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Quantity discrimination in fish species: fish use non-numerical continuous quantity traits to select shoals

Overview of attention for article published in Animal Cognition, September 2018
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About this Attention Score

  • In the top 25% of all research outputs scored by Altmetric
  • High Attention Score compared to outputs of the same age (81st percentile)
  • Average Attention Score compared to outputs of the same age and source

Mentioned by

twitter
22 tweeters

Citations

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4 Dimensions

Readers on

mendeley
6 Mendeley
Title
Quantity discrimination in fish species: fish use non-numerical continuous quantity traits to select shoals
Published in
Animal Cognition, September 2018
DOI 10.1007/s10071-018-1214-y
Pubmed ID
Authors

Wei Xiong, Lian-Chun Yi, Zhonghua Tang, Xin Zhao, Shi-Jian Fu

Abstract

Fish typically prefer to live in big shoals due to the associated ecological benefits. Shoaling is a behavior that depends on the ability to quantitatively discriminate. The fundamental mechanism involved in quantity discrimination determines whether fish can discriminate a shoal using numerical discrete cues (e.g., number of shoal members), non-numerical continuous traits (e.g., total body surface area) or both; however, the mechanism is currently a controversial topic. In the present study, we used a spontaneous choice experiment to test whether guppy (Poecilia reticulata), zebrafish (Danio rerio), Chinese crucian carp (Carassius auratus) and qingbo (Spinibarbus sinensis) rely on continuous (i.e., body surface area) or discrete (i.e., number of shoal members) information for shoal selection by altering the body surface area (cumulative body surface area ratio of 3:2 or 1:1) between two stimulus shoals with a different number of members (2 individuals vs 3 individuals). All four fish species preferred to shoal with the stimulus shoal with the larger cumulative surface area even if the shoal had fewer members; however, fish showed no shoal preference when the cumulative surface body areas of both stimulus shoals were equal. Furthermore, qingbo did not numerically discriminate between a shoal with 1 individual and a shoal with 3 individuals when the cumulative surface areas of both stimulus shoals were equal; however, qingbo showed a preference for the shoal with the larger cumulative surface area when the two stimulus shoals each had 3 individuals. In conclusion, the present study demonstrated that all four fish species relied only on non-numerical continuous quantity information for shoal selection, at least under a difficult task (i.e., 2 vs 3).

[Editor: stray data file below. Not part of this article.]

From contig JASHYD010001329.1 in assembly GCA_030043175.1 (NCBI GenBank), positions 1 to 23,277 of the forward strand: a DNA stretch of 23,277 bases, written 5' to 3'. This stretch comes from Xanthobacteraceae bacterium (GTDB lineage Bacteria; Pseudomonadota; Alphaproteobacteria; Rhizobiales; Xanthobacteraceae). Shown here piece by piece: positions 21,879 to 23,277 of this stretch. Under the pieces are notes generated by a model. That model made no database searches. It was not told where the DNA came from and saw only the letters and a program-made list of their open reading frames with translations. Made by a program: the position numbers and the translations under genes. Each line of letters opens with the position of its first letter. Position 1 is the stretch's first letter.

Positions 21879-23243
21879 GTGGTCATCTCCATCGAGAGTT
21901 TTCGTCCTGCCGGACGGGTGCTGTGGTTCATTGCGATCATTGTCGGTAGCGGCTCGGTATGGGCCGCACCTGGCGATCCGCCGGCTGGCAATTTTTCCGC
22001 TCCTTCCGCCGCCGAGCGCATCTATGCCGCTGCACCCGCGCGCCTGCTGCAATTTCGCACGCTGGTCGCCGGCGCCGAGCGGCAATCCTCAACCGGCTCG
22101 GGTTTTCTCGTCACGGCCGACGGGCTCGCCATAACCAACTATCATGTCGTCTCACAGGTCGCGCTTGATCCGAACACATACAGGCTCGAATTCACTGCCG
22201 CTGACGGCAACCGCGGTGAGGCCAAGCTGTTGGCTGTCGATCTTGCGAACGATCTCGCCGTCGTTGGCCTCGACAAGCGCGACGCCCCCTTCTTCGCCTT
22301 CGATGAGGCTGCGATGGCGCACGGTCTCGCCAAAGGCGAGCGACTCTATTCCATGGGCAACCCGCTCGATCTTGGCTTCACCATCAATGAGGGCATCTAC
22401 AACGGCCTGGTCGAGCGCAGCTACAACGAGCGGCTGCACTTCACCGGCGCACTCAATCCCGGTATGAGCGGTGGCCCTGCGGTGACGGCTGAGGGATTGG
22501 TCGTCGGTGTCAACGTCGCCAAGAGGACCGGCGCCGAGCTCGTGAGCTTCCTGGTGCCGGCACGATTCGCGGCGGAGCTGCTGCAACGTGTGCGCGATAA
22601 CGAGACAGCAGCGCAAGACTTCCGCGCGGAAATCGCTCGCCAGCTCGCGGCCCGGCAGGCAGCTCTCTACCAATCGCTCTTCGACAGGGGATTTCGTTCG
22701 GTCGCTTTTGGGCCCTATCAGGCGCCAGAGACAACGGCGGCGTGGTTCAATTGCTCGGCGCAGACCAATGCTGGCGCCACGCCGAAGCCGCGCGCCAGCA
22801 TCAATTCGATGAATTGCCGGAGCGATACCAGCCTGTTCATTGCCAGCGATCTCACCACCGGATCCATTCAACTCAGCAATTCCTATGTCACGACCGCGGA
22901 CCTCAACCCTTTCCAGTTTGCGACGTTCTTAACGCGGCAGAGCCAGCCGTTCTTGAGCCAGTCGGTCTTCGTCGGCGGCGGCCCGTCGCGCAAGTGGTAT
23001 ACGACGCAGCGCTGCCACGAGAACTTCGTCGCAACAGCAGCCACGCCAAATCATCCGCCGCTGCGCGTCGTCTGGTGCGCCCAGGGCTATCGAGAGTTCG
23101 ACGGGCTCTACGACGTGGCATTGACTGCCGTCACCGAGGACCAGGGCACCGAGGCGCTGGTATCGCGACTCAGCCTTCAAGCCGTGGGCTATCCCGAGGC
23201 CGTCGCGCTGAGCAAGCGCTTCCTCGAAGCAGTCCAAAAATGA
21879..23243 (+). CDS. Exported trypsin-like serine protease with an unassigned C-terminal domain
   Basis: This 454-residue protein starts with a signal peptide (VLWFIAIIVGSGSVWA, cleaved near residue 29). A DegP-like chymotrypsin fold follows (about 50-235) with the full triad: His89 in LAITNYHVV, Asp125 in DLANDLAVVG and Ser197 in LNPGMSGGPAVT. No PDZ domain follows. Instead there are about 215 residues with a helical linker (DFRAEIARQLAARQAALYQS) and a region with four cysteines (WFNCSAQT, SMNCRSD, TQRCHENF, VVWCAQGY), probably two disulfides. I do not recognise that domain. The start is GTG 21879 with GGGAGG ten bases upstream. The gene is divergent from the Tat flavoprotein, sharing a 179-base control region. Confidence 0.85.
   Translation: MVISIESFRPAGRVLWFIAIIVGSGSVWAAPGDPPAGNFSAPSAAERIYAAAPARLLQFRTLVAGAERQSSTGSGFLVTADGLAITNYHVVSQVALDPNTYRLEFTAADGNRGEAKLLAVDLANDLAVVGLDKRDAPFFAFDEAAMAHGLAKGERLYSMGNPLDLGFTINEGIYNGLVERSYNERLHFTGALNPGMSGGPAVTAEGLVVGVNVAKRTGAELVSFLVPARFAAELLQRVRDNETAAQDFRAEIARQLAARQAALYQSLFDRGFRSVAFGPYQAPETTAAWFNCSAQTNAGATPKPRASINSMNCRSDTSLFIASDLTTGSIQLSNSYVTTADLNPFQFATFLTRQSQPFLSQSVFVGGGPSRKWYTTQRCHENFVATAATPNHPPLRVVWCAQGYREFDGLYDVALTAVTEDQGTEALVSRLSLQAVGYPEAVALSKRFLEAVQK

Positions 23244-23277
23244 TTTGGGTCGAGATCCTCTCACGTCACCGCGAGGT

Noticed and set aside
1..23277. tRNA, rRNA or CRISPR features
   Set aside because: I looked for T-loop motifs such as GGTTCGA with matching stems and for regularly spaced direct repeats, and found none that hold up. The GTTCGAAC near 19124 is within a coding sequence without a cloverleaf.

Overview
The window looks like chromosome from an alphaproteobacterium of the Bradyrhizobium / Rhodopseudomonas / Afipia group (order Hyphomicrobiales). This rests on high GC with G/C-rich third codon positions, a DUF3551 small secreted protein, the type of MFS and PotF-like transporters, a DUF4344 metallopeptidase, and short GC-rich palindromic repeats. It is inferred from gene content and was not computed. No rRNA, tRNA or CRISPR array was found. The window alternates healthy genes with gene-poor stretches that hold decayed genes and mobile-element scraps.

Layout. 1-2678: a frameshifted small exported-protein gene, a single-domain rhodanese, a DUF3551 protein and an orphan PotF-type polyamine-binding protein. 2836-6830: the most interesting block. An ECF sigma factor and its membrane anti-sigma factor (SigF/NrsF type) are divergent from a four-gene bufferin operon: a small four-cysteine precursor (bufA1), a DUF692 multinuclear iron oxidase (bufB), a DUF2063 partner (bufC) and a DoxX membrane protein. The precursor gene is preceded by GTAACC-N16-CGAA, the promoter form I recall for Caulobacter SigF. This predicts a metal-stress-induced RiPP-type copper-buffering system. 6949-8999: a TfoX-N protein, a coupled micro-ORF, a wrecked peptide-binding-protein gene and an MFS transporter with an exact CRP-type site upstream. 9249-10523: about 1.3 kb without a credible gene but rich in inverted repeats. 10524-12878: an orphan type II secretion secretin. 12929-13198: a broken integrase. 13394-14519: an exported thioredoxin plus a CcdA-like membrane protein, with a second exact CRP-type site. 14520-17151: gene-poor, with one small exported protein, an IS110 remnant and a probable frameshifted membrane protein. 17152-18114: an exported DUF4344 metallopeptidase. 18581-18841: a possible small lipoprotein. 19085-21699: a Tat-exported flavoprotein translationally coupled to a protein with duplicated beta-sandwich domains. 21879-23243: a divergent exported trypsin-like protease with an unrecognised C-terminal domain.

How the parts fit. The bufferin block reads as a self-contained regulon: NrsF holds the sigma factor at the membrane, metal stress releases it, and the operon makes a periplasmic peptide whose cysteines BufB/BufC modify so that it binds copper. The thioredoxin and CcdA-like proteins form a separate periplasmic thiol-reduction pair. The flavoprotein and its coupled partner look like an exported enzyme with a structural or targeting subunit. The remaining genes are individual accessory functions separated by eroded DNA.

Twitter Demographics

The data shown below were collected from the profiles of 22 tweeters who shared this research output. Click here to find out more about how the information was compiled.

Mendeley readers

The data shown below were compiled from readership statistics for 6 Mendeley readers of this research output. Click here to see the associated Mendeley record.

Geographical breakdown

Country Count As %
Unknown 6 100%

Demographic breakdown

Readers by professional status Count As %
Student > Bachelor 2 33%
Unspecified 1 17%
Professor 1 17%
Student > Ph. D. Student 1 17%
Student > Doctoral Student 1 17%
Other 0 0%
Readers by discipline Count As %
Agricultural and Biological Sciences 2 33%
Unspecified 1 17%
Environmental Science 1 17%
Psychology 1 17%
Neuroscience 1 17%
Other 0 0%

Attention Score in Context

This research output has an Altmetric Attention Score of 10. This is our high-level measure of the quality and quantity of online attention that it has received. This Attention Score, as well as the ranking and number of research outputs shown below, was calculated when the research output was last mentioned on 25 September 2018.
All research outputs
#1,430,138
of 12,701,041 outputs
Outputs from Animal Cognition
#305
of 936 outputs
Outputs of similar age
#49,450
of 263,734 outputs
Outputs of similar age from Animal Cognition
#10
of 20 outputs
Altmetric has tracked 12,701,041 research outputs across all sources so far. Compared to these this one has done well and is in the 88th percentile: it's in the top 25% of all research outputs ever tracked by Altmetric.
So far Altmetric has tracked 936 research outputs from this source. They typically receive a lot more attention than average, with a mean Attention Score of 24.3. This one has gotten more attention than average, scoring higher than 67% of its peers.
Older research outputs will score higher simply because they've had more time to accumulate mentions. To account for age we can compare this Altmetric Attention Score to the 263,734 tracked outputs that were published within six weeks on either side of this one in any source. This one has done well, scoring higher than 81% of its contemporaries.
We're also able to compare this research output to 20 others from the same source and published within six weeks on either side of this one. This one has gotten more attention than average, scoring higher than 50% of its contemporaries.